This page is a brief introduction to and presents several links to information about the Children's On-line Privacy Protection Act, often called COPPA. Every Internet information server who potentially collects information from children should be aware of this act, its requirements, and the fact that violations of it's provisions can result in a fine of up to $11,000 per violation.
The US Federal Trade Commission (FTC) has in place a rule to implement the Children's Online Privacy Protection Act of 1998 (COPPA). The main goal of the COPPA regulation is to protect the privacy of children using the Internet. Publication of the rule means that, as of April 21, 2000, certain commercial Web sites must obtain parental consent before collecting, using, or disclosing personal information from children under 13.
COPPA requires that certain Internet sites must inform parents of their information practices, provide notice on the site and to parents about their policies with respect to the collection, use and disclosure of children's personal information.
The sites that COPPA applies to will also have to obtain "verifiable parental consent" before collecting, using or disclosing personal information from children.
A Web site operator must post a clear and prominent link to a notice of its information practices on its home page and at each area where personal information is collected from children. The notice must state the name and contact information of all operators, the types of personal information collected from children, how such personal information is used, and whether personal information is disclosed to third parties.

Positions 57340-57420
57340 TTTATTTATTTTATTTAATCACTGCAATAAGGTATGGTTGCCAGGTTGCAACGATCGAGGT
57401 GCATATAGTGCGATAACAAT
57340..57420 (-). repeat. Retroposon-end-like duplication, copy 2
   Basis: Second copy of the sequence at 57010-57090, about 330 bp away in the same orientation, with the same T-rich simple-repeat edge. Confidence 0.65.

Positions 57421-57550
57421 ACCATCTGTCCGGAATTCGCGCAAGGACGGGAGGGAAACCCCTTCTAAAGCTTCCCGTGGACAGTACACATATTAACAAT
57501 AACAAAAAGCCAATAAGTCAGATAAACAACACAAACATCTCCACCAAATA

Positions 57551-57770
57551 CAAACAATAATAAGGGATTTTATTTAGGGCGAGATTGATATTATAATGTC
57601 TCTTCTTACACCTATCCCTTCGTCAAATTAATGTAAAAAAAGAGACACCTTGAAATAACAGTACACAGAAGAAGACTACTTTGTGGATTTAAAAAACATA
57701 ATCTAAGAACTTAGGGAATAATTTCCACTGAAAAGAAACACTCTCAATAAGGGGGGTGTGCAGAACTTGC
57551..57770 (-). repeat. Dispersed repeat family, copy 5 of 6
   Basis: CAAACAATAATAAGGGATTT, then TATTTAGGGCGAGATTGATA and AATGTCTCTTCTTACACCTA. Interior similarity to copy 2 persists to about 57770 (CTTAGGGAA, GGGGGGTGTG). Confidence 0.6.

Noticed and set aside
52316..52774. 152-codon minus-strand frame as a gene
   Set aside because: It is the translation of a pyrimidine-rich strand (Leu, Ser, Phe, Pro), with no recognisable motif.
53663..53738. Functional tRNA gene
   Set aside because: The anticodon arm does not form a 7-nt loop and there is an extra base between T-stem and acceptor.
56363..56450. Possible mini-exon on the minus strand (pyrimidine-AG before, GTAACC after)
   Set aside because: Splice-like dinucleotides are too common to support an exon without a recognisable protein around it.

The notice also must state that the operator is prohibited from conditioning a child's participation in an activity on the child's disclosing more personal information than is reasonably necessary. In addition, the notice must state that the parent can review and have deleted the child's personal information, and refuse to permit further collection or use of the child's information.
There is a "sliding scale" approach that allows Web sites to vary their consent methods based on the intended uses of the child's information. For a two-year period, use of the more reliable methods of consent (print-and-send via postal mail or facsimile, use of a credit card or toll-free telephone number, digital signature, or e-mail accompanied by a PIN or password) will be required only for those activities that pose the greatest risks to the safety and privacy of children -- i.e., disclosing personal information to third parties or making it publicly available through chatrooms or other interactive activities.
The rule requires operators to "give the parent the option to consent to the collection and use of the child's personal information without consenting to disclosure of his or her personal information to third parties."
Much more information about this subject in general and specifically the COPPA regulation is available at the following web sites -
Also see the BCN Youth Center for an extensive list of links to resources for youth to use the Internet.
Also see the BCN Internet Center Privacy page for links to resources about managing your on-line privacy.